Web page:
The distance (D-L), is varying from 28.0 mm to 29.0 mm, there is very little variation in the absolute value of the bandwidth (BW-1) and the bandwidth (BW-2). The bandwidth (BW-1) and the bandwidth (BW-2) have a rapid increase to the maximum value where the distance (D-L) has an increase from 29.0 mm to 30.0 mm, whereas the distance 30.0 mm to 38.0 mm all bandwidths are a slowly decrease as shown the result in Figure 6. A significant bandwidth is observed at distance of the printed figure beyond at 30.0 mm, it is appreciable extent. In these points of observation, the bandwidths are close to 1.821 GHz or 41.03% and 30.61%.

3.2.3. Gains and Directivities by Taking the (D-L) as a Parameter for Patch Antenna

Figure 7 shows directivities and gains Vs distance (D-L). All directivities are slowly increasing from 28.0 mm to 35.0 mm, whereas the distance at 35.0 mm to

(a)(b)(c)

Figure 5. (a) Power reflection coefficient (S11) and resonance frequency different values of (D-L); (b) Resonance frequency for figure E shape at different values of (D-L); (c) Power reflection coefficient (S11) for figure E shape at different values of (D-L).

Figure 6. Bandwidth for figure E shape at different values of (D-L).

Figure 7. Gains and directivities for different values of (D-L).

38.0 mm directivities are a slowly decrease. However, gains are slowly increasing from 28.0 mm to 34.0 mm, whereas the distance at 34.0 mm to 38.0 mm gains are a slowly decrease.

3.3. Design Antenna with Printed Figure U-Shaped

The Effect of Print Figure U Shape on Power Reflection Coefficient and Resonance Frequency

The simulated plot of varied reflections coefficient (S11 < −10 dB) and resonant frequencies that obtained by effect various lengths D-L from 28 mm until 38mm is shown in Figure 8(a).

Figure 8(b) shows the general effect of the variable parameter (D-L), with the increase in the (D-L), there is a significant change in the resonant frequency (FR-2) and curve shift towards lower resonant frequencies, while there's no change in the resonant frequency (FR-1).

(a)(b)(c)

Figure 8. (a) Power reflection coefficient (S11) and resonance frequency different values of (D-L); (b) Resonance frequency for different values of (D-L); (c) Power reflection coefficient (S11) for different (D-L).

AS the D-L move towards a higher increased there more amount to the fringing effects occurred, and this leads to a better return loss (RL-1), whereas return loss (RL-2) has a maximum amount at D-L is equal 36mm. After that, it turns into inverse direction as shown in Figure 8(c).

3.4. The Dissimilarity between the Figures E and U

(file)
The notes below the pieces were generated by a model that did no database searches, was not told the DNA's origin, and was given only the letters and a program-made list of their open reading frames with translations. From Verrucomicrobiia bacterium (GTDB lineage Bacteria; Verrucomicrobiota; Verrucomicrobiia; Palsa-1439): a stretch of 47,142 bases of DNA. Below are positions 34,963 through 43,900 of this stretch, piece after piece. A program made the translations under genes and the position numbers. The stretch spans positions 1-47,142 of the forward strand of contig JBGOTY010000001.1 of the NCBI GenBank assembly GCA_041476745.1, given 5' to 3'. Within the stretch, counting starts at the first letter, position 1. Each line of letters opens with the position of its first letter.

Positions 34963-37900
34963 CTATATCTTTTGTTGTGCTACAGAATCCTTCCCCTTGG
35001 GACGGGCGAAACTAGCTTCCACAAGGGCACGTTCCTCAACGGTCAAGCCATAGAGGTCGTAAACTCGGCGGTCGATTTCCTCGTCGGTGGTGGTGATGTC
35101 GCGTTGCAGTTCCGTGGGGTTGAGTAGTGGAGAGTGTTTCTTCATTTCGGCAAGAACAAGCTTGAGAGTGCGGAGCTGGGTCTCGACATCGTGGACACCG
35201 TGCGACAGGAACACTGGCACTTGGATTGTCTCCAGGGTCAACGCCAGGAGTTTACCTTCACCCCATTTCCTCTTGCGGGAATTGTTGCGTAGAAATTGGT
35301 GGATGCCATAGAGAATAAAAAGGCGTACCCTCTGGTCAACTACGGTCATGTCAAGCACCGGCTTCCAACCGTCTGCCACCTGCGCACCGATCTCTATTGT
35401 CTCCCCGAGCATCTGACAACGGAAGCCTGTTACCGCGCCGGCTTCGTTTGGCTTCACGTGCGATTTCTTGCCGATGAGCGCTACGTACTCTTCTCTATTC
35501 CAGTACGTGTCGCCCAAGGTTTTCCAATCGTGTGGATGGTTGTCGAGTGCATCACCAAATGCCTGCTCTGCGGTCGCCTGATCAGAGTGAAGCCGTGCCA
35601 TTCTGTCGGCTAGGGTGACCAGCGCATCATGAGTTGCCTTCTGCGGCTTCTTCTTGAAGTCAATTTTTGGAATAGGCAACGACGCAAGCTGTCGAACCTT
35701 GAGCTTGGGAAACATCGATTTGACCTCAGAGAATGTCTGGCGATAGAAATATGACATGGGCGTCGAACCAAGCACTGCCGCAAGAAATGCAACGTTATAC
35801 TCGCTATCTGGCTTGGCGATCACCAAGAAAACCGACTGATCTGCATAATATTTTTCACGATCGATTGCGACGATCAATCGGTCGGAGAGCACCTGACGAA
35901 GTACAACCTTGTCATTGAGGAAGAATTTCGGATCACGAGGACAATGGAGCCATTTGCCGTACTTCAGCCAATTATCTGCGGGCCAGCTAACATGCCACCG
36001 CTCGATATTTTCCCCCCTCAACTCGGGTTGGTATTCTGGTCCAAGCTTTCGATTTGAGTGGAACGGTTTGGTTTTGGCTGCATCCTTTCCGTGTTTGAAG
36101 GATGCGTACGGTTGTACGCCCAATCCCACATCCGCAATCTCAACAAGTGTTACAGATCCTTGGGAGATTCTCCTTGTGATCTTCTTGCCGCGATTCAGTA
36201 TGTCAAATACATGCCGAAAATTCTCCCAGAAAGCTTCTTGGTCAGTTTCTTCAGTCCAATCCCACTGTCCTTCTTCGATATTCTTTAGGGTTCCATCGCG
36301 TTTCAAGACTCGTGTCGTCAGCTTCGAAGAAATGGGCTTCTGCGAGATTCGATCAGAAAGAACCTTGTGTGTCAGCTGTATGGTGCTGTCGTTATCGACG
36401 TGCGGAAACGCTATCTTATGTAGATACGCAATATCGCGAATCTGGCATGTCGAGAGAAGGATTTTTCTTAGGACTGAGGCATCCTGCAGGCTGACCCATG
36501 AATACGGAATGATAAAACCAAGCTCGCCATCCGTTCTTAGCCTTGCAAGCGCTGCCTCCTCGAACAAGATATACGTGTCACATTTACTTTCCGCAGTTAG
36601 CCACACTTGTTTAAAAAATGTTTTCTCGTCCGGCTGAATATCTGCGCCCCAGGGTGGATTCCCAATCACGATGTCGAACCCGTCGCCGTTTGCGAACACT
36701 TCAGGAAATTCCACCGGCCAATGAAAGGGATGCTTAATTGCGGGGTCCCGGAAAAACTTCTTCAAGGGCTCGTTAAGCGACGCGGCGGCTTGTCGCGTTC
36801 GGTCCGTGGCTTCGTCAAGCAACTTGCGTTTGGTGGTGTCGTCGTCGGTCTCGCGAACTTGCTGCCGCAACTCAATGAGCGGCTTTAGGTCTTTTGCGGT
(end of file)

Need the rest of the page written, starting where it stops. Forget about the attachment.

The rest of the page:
3.4.1. The Dissimilarity of Resonance Frequencies

Two resonant frequencies obtained from the conventional patch antenna with the figures E and U. The results very similar of the simulation of two different designs as shown in Figure 9(a) and Figure 9(b) were obtained.

(a)(b)

Figure 9. (a) Dissimilarity between the figures of E-shape and U-shape of reflection coefficient and resonant frequency; (b) Dissimilarity between the figures of E-shape and U-shape of resonant frequencies.

3.4.2. The Dissimilarity of Return Losses

The results of return loss (RL-1) very similar of the simulation of two different designs as shown in Figure 9(a) and Figure 10 were obtained, whereas, return loss (RL-2) dissimilar it's irregular, It is a balanced values with activities efficiency by a specified way of the current path that pass through the patch antenna.

3.4.3. The Dissimilarity of Bandwidths

Two bandwidths obtained from the conventional patch antenna with the figures E and U. The results very similar of the simulation of two different designs as shown in Figure 11 were obtained.

The simulated of bandwidths are 41.03% and 30.61% covering the (4.270 - 6.091 GHz) obtained by figure-E, whereas the simulated bandwidths are 40.18% and 30.12% covering the (4.277 - 6.061 GHz) obtained by figure-U, as shown in Figure 12, Figure 13 and Table 3.

Figure 10. Dissimilarity between the figures of E-shape and U-shape of return losses.

Figure 11. Dissimilarity between the figures of E-shape and U-shape of Bandwidths.

Figure 12. Variation reflection coefficient and resonant Frequency under the Foam Gap, E-Figure, and U-Figure influences.

Figure 13. Variation VSWR and resonant frequency under the Foam Gap, E-Figure, and U-Figure influences.

Table 3. Summary of simulated results of final design an antenna.

4. Conclusion

In this paper, the antenna design has been simulated successfully to operate at specified frequencies through specified new technique simulated by different algorithms with perfect agreement of results, whereas, the specified frequencies are 4.440GHz and 5. 5.833 GHz. The simulation results demonstrate clearly and definitely that new technique can be used to optimize bandwidth and gain for specified antenna. The bandwidths have been obtained 41.03% and 30.61% for specified frequencies respectively to operate in wireless communications application at Wi-Fi band. The designed antenna has power reflection coefficient (S11) of −28.62 dB and −23.41 dB for specified frequencies respectively. The designed broad band antenna has a VSWR value of 1.086 and 1.248. The value of the directivity is 9.782 dBi and 10.262 dBi and the gain magnitude is 8.789 dBi and 9.966 dBi.

Cite this paper: Almuzwghi, A. and Brian, L. (2019) Broad Band Microstrip Patch Antenna Based on Foam-Filled and One Open Slot on Backward of Radiating Layer. Journal of Computer and Communications, 7, 15-28. doi: 10.4236/jcc.2019.76003.